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abstract = "Aims For healthy populations without comorbidities, whether prehypertension and impaired fasting glucose (IFG) are associated with new onset atrial fibrillation (AF) is not well known. Methods and results We included 366 507 subjects (age ≥20 years) not diagnosed with non-valvular AF from the Korean National Health Insurance Service-National Sample Cohort (NHIS-NSC) from 2003 to 2008. In total, 139 306 subjects diagnosed with AF-related comorbidities were excluded, and a 227 102 healthy population was followed up until 2013. The body mass index (BMI), blood pressure (BP), and fasting blood glucose (BG) level were acquired during National health check-ups. Subjects with IFG [hazard ratio (HR) 1.16, P = 0.017] had a higher AF risk and the diastolic BP (HR 1.11, P = 0.045) was a stronger indicator for an AF incidence than the systolic BP. After dividing the subjects into two mutually exclusive groups, AF incidence was increased dramatically by the combination effect of both prehypertension and an IFG in BMI 25. kg/m2 group, but, in BMI ≤25 kg/m2 group, did not show this tendency. An IFG related to AF risk was more prominent in the BMI <25 kg/m2 population (HR 1.18, P = 0.025) than those with a BMI ≤25 kg/m2, and subjects with both an IFG and prehypertension had a greater AF risk (HR 1.27, P = 0.016) than those without. Conclusion Even in a healthy Asian populations without comorbidities, prehypertension and IFG were important risk factors of AF. Specifically, when prehypertension, including systolic and diastolic BPs, was finally combined with the IFG, the risk of new onset AF was increased especially in the BMI <25 kg/m2 group.",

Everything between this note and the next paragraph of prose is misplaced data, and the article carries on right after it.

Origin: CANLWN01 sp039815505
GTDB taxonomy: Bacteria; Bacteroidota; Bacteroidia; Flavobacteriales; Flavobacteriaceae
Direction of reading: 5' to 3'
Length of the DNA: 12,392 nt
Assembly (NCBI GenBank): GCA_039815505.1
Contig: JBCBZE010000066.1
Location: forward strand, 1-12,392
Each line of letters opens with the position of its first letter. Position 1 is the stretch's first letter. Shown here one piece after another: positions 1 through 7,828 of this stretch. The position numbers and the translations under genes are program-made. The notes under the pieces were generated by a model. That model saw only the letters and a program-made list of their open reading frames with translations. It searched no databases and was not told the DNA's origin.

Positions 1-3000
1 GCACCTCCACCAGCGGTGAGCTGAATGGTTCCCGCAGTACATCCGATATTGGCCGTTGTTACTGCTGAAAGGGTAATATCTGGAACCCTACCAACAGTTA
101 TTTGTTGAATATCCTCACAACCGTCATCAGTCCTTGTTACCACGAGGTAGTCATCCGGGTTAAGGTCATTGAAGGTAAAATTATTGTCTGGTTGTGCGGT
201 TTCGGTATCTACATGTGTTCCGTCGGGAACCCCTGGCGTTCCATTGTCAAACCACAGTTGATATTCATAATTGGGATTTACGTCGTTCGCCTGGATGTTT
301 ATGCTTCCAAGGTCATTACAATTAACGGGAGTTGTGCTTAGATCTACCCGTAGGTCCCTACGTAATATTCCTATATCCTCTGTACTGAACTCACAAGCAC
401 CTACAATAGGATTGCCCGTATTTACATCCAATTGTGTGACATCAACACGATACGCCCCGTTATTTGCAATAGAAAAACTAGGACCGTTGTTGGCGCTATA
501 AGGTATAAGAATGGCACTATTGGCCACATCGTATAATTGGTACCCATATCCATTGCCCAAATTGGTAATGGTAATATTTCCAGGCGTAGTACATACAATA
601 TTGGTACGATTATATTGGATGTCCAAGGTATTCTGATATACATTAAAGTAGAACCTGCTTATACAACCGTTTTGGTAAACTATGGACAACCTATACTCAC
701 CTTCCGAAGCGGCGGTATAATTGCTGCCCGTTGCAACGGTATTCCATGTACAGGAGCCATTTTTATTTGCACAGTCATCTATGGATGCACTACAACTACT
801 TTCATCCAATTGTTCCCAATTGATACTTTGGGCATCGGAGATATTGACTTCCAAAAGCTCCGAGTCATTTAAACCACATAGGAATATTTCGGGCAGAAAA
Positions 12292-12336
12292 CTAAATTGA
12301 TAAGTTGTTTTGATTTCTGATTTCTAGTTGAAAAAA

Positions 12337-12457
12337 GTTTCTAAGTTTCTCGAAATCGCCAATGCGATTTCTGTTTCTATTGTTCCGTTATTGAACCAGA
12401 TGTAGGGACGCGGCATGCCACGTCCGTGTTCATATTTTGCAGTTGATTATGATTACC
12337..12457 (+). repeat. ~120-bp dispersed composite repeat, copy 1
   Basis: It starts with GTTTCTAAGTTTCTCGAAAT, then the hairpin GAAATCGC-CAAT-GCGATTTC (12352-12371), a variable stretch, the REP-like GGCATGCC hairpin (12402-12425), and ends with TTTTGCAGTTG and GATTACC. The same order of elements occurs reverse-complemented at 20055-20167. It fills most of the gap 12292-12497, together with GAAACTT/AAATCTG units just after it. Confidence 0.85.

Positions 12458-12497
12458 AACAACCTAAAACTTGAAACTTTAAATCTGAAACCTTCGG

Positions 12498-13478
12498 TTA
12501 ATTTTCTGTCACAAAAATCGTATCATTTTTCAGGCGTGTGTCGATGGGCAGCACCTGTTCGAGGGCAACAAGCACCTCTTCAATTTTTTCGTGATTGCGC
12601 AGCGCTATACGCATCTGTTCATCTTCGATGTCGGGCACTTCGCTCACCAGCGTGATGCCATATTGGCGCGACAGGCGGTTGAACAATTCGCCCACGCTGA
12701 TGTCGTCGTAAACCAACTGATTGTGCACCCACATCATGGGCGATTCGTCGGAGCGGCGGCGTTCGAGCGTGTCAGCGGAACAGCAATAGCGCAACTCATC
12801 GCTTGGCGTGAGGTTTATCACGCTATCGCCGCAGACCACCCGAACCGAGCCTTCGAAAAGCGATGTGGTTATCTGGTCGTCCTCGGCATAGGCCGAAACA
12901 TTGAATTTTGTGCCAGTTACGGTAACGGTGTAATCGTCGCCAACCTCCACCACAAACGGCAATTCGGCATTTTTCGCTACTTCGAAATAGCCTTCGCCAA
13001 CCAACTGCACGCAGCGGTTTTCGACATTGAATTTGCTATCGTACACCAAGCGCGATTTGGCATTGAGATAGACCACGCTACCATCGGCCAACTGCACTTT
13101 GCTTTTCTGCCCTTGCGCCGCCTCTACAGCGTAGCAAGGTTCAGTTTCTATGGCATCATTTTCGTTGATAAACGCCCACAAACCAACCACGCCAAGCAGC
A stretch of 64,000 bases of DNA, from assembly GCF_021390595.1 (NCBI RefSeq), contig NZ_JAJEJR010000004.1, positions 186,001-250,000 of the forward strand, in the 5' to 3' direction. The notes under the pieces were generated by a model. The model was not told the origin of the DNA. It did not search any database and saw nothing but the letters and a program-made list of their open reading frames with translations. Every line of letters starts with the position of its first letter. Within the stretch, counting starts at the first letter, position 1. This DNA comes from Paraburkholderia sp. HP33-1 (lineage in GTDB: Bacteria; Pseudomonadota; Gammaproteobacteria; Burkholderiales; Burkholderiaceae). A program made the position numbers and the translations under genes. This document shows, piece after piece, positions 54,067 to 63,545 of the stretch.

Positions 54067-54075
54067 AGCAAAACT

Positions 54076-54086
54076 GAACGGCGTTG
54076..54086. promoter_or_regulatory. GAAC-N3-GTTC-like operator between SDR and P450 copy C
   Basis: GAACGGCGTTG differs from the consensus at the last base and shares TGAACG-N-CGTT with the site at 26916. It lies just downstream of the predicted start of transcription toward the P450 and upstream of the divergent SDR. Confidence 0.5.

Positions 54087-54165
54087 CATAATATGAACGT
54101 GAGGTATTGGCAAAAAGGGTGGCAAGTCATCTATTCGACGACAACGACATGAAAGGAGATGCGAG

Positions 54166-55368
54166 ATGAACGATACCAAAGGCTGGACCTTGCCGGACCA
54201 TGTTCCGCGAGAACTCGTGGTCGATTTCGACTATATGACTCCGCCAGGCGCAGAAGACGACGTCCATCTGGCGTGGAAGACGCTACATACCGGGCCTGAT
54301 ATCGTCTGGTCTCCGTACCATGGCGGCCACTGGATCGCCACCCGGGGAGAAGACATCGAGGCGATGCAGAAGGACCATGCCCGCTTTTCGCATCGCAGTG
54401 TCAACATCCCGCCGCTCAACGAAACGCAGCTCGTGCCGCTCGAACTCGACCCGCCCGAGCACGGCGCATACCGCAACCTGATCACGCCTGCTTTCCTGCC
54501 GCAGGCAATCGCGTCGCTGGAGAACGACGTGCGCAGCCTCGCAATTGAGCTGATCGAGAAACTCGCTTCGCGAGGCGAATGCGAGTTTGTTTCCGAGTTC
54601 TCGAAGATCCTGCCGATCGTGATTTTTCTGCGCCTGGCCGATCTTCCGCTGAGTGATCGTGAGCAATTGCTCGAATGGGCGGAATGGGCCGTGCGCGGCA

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Clinical implication of an impaired fasting glucose and prehypertension related to new onset atrial fibrillation in a healthy Asian population without underlying disease : A nationwide cohort study in Korea. / Lee, Sean S.; Ae Kong, Kyoung; Kim, Daehoon; Lim, Yeong Min; Yang, Pil Sung; Yi, Jeong Eun; Kim, Minsuk; Kwon, Kihwan; Bum Pyun, Wook; Joung, Boyoung; Park, Junbeom.